Downings is one of several towns in Donegal that we find ourselves returning to over and over again.
And, while the Harbour Bar with its creamy pints and ocean views is part of the reason, it’s the seaside location, the rural bliss and the proximity to endless attractions that give it its Zing!
In the guide below, you’ll find everything from things to do in Downings to where to eat, sleep and drink while you’re there.
Some quick need-to-knows about Downings
Although a visit to Downings is fairly straightforward, there are a few need-to-knows that’ll make your visit that bit more enjoyable.
Part of the Rosguill peninsula, Downings is in County Donegal on the north coast of Ireland, and it overlooks the beautiful Sheephaven Bay. It’s a 25-minute drive from Dunfanaghy and a 35-minute drive from both Letterkenny and Falcarragh and a
2. A unique base to explore from
Downings is a lovely little seaside base to explore a good chunk of this corner of Donegal. Tackle the Atlantic Drive, visit the Fanad Peninsula, spend a day explore Glenveagh or tackle one of the many other nearby attractions (see below).
3. Busy in summer, quiet during the year
Like many coastal towns and villages in Ireland, Downings attracts the hoards in the summer months, but it is much quieter outside that season. This, in combination with the area’s many natural beauty spots, make it a terrific place to visit in the spring or autumn to explore in peace and quiet.
You’ll find Downings on the stunning Rosguill Peninsula – a corner of Donegal that’s arguably overlooked by many that visit. Home to Downings Beach and some glorious views out over the mighty Sheephaven Bay, it’s a little slice of paradise when the weather’s fine.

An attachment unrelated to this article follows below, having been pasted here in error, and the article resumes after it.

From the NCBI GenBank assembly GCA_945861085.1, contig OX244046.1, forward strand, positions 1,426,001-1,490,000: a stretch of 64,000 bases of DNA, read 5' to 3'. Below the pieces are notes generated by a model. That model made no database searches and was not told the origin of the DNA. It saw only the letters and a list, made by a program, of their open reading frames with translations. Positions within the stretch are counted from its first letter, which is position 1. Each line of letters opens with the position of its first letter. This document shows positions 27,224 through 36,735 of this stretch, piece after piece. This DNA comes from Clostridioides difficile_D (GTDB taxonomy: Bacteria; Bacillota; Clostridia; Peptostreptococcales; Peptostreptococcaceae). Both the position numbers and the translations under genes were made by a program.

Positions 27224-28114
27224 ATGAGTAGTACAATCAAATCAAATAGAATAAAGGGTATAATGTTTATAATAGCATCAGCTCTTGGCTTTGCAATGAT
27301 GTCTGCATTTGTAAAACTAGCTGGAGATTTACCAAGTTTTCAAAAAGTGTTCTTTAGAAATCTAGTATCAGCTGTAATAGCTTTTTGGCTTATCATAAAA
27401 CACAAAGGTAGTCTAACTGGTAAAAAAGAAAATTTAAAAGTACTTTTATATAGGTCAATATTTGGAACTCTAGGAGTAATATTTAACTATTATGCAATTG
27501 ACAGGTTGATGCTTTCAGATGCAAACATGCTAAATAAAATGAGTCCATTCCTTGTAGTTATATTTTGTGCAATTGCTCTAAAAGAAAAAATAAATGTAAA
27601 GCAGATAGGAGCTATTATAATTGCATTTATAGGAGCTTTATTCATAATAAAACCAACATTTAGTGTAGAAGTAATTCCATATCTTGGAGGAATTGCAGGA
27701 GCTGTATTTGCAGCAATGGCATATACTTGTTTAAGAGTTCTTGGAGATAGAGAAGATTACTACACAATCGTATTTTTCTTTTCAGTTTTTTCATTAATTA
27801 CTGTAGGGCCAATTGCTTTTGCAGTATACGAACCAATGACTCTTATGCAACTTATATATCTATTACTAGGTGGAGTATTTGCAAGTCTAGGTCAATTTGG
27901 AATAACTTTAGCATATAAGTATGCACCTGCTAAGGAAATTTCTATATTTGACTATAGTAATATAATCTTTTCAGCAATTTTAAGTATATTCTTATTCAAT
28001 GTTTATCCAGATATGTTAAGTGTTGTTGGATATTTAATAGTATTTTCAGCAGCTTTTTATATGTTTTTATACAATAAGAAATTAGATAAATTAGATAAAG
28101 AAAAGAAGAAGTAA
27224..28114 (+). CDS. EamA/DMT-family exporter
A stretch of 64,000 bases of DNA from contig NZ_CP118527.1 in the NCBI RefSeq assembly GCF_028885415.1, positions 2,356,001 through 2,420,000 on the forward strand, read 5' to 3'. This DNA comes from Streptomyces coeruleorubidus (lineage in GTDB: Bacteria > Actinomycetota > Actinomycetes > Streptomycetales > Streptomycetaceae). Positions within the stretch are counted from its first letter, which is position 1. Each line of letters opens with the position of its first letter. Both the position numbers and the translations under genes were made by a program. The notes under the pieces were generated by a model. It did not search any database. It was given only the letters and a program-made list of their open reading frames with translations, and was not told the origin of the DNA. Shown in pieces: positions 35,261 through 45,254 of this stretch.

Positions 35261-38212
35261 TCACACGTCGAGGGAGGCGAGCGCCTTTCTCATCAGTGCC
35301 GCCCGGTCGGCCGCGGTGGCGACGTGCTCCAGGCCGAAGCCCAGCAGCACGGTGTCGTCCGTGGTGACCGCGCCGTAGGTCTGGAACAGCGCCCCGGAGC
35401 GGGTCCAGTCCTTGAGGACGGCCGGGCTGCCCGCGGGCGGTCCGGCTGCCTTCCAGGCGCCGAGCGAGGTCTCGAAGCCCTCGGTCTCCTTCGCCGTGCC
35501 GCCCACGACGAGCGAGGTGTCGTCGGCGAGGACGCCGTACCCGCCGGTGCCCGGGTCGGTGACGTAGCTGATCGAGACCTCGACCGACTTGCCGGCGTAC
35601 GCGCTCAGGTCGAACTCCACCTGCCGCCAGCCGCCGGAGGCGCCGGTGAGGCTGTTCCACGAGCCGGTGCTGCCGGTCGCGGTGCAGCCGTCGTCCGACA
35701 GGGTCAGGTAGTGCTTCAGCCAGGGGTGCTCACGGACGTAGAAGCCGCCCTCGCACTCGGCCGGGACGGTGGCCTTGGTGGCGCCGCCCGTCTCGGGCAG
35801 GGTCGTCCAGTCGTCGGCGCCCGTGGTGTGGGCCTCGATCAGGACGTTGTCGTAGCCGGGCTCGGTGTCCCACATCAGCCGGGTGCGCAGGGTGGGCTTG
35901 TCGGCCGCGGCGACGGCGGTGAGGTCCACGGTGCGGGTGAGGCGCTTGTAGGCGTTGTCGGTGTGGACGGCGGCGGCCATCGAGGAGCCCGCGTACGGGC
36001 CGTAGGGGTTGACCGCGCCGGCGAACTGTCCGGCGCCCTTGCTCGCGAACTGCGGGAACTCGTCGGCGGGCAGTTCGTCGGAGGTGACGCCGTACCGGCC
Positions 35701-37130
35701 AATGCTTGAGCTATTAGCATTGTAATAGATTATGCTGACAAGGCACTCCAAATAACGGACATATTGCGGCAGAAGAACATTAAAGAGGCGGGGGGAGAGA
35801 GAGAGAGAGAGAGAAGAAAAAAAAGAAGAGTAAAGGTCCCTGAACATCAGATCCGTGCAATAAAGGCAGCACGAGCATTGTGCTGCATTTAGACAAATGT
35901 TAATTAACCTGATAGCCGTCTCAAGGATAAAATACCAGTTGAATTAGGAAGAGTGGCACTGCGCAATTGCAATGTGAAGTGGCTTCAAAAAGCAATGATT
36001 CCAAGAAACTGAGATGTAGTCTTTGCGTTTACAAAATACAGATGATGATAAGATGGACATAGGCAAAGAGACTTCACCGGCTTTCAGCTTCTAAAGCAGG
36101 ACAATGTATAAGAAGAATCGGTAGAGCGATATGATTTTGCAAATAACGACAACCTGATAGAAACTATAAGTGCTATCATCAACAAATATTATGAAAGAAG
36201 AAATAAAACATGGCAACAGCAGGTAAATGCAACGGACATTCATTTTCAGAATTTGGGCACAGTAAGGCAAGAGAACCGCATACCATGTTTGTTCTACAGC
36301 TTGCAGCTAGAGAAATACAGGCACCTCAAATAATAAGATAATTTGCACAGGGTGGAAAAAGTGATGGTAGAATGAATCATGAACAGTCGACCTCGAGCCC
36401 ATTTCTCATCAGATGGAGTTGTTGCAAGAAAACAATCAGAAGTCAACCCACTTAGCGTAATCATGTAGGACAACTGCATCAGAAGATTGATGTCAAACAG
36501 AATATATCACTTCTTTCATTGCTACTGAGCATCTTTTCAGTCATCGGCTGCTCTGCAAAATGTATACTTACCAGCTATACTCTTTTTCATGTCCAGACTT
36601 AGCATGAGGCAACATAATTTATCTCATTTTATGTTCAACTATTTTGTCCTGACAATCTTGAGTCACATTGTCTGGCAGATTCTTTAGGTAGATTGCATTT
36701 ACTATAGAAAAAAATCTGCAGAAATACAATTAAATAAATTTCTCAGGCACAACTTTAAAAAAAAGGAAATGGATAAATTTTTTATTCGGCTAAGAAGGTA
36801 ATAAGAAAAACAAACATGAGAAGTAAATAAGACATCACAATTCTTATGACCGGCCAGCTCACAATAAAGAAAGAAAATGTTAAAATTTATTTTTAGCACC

The town is part of a Gaeltacht (Irish speaking) area and it’s thought that the name Downings means some variation of ‘The Forts’, due to the number of ancient hill forts that are dotted around the area.
In a previous life, Downings thrived on the back of its fishing port, however, in 2022, tourism is it’s biggest industry. Luckily there’s a handful of things to do in Downings and there’s endless places to visit nearby, so many people use it as a base to explore from.
Things to do in Downings and nearby
There’s a handful of things to do in Downings and you’ll find many of the best things to do in Donegal a short spin away.
Below, you’ll find everything from hikes and walks to beautiful beaches, castles and much more.
1. The Wild Atlantic Drive
The Atlantic Drive takes you around the Rosguill Peninsula and you can kick it off from Downings. It follows an easy-to-follow route (see map above) and takes in some breath-taking scenery.
Now, you can include a visit to Boyeeghter Bay if you like, but I’ve cut that section off in the map (info on getting to the bay below).
The drive itself only takes around an hour, but allow more if you plan on stopping off along the way (you should!).
2. Downings Bay Beach